The New York Times

David Itchkawich

Looking for a Thumb Print

The New York Times, Sunday, December 3, 1972 by Hilton Kramer

From time to time, everyone who looks at contemporary art with any regularity also looks at contemporary prints, if only in passing. Yet the world of prints — of printmaking and print-collecting, and especially of what we might call print esthetics — stands a little apart from the rest of the art world. It seems to constitute a separate enterprise. It seems to be governed by a different economy, and another kind of connoisseurship. It seems even to enjoy a different public. Yet not entirely or consistently. Many — perhaps most — of the major artists of the present century have lavished a great deal of creative energy on the making of prints. Picasso, Matisse, Miró, Kandinsky, Beckmann, Moore — the list could be extended indefinitely, yet it is not of their work in the print media that we instantly think when the names of such artists come to mind. We tend to think of their printmaking efforts as something that follows their "serious" work in the other, "major" media, and generally we are right in doing so.

If, on the other hand, we try to think of a single major modern artist whose work has been confined to a print medium, the mind balks. It isn't even an interesting question. Printmaking is assumed to be a subsidiary order of artistic endeavor. The esthetic pace is set elsewhere — in painting or sculpture or one of the hybrid amalgams derived from them.

Then, too, to be perfectly frank about it, there is a suspicion that much of what passes for printmaking nowadays is simply an ingenious and energetic form of marketing. This is unfair — as both an esthetic judgment and a moral criticism — to the many serious artists who are printmakers because they feel a genuine artistic affinity for the special possibilities of the print media. Yet the suspicion is not unfounded. Sooner or later, if an artist attains a certain celebrity and therefore enjoys an expanding market, we can be pretty certain that he will turn to a print medium as a way of enlarging his output, and it is fairly rare for such artists to become deeply engaged in the esthetics of the medium. Often they are not even engaged in the physical tasks of the medium. Their work is, in the most literal sense, produced by others. And what compounds our suspicion is the fact — and it often is a fact — that their work is none the worse for their never having to take a direct hand in it.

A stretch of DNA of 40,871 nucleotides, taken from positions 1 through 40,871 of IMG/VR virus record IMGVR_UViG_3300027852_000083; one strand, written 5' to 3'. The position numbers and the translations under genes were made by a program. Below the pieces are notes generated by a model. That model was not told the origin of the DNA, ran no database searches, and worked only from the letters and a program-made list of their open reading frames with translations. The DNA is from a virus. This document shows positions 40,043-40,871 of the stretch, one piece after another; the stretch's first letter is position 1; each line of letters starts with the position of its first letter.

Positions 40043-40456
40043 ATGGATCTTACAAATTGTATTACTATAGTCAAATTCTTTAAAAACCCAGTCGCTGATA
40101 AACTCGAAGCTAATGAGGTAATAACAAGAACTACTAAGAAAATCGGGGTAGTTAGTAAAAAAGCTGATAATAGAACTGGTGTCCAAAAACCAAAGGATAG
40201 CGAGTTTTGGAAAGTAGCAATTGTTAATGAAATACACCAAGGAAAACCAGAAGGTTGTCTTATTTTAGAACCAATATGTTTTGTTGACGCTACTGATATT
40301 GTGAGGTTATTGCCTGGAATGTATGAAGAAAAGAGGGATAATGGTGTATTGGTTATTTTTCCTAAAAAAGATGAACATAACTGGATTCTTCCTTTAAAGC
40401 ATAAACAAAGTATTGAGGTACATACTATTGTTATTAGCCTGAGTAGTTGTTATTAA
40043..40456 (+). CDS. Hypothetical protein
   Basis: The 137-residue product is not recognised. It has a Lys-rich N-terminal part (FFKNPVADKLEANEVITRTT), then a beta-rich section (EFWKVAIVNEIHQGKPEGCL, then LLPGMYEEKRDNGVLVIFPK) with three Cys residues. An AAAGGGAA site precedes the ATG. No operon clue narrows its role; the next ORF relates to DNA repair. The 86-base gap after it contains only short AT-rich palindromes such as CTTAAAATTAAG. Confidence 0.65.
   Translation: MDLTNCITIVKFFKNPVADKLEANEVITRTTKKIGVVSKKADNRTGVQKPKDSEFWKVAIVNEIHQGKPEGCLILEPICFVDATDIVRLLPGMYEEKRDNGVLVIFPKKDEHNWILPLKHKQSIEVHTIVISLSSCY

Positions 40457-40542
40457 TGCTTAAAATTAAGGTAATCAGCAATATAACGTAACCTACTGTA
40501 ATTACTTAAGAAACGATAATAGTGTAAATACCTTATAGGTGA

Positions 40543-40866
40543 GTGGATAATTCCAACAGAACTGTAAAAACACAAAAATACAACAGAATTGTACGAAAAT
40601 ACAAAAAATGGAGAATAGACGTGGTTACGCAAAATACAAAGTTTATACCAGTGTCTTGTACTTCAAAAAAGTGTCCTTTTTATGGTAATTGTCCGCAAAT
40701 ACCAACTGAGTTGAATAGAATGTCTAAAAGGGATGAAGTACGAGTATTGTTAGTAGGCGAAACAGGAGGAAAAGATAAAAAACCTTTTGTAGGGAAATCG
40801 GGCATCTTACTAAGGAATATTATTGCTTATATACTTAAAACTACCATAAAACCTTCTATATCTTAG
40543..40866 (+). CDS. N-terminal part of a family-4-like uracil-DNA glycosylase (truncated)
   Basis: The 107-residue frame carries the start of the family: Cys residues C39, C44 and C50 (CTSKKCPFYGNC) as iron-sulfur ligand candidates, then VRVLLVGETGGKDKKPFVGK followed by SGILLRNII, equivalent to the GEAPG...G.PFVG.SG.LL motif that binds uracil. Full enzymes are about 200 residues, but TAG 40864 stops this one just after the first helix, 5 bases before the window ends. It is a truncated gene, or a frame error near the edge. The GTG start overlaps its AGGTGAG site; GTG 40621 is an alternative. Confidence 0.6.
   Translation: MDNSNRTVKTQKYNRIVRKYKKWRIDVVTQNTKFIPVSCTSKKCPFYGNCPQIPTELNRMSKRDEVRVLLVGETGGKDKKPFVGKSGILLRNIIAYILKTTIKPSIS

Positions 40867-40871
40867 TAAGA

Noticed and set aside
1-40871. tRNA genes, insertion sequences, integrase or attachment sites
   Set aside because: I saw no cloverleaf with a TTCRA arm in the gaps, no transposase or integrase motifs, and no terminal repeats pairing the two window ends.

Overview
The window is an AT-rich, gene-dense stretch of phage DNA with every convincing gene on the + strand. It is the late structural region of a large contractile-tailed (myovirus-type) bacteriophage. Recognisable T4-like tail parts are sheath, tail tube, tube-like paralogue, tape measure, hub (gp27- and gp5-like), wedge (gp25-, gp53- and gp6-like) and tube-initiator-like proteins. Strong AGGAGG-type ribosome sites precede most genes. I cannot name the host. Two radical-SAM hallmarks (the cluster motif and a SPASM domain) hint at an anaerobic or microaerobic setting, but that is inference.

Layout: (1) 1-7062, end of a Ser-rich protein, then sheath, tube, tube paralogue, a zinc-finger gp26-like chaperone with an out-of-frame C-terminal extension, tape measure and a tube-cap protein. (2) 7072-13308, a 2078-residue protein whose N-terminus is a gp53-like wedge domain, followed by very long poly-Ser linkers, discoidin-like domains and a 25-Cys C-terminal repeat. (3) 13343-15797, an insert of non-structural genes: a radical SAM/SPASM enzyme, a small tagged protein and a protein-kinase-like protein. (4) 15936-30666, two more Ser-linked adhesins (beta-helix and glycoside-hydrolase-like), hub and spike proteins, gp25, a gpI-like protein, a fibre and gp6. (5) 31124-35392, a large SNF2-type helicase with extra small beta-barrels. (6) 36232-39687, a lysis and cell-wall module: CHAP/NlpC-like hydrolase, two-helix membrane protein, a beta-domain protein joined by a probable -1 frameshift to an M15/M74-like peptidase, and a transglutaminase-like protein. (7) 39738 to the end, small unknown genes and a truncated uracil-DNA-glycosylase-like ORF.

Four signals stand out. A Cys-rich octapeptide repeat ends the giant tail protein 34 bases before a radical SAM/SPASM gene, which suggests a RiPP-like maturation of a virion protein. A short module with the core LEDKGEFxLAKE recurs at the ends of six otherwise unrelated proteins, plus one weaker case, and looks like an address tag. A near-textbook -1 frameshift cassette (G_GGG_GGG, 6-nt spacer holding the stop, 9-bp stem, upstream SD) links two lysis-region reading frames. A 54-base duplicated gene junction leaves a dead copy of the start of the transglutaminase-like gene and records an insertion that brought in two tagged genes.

What is produced is not necessarily expected to add anything to the range of their artistic accomplishments. We are offered, instead, a token sample of their artistic signature, so to speak, and at a price that is markedly cheaper than examples of their "original" work. Ideas conceived for the painting medium are adjusted to the specifications of the printing press, and the result is often a kind of visual souvenir of something one has already experienced in its original form.

There is, I think, an undeniable element of outright commercialism in all this, but that is very far from being the whole story. Since certain forms of painting have themselves become extremely mechanical in the way they are realized on the canvas — I think especially of the masking tape and spray-paint school of abstraction — it really makes little difference who effects the actual results. The step from such mechanical painting procedures to mechanical printing procedures is not, I think, a very large one. But do artists of that particular persuasion have anything important to contribute to the esthetics of printmaking? I doubt it.